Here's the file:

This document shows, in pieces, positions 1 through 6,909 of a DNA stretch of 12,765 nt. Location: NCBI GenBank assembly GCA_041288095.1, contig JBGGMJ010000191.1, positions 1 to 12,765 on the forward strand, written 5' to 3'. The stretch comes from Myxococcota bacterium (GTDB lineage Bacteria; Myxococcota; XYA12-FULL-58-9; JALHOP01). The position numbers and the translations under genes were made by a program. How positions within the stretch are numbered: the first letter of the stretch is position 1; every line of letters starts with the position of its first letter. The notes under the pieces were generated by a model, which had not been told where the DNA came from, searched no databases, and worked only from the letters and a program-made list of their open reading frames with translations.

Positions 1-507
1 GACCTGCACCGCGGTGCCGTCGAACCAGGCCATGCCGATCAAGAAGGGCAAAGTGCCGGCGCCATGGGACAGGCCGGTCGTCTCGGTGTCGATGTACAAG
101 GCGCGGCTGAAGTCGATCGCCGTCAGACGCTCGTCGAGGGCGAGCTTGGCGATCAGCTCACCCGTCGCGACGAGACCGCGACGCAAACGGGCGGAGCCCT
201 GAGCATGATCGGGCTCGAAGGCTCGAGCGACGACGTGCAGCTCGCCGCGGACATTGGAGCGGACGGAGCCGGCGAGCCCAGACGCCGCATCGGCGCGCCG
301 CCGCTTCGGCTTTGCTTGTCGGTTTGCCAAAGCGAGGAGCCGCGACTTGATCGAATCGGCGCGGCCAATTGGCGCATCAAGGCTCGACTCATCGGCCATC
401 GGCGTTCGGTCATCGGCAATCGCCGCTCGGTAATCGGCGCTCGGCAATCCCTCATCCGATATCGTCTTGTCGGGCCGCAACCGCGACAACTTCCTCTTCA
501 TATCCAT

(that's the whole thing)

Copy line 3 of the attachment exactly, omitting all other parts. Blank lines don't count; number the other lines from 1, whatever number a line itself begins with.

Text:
1 GACCTGCACCGCGGTGCCGTCGAACCAGGCCATGCCGATCAAGAAGGGCAAAGTGCCGGCGCCATGGGACAGGCCGGTCGTCTCGGTGTCGATGTACAAG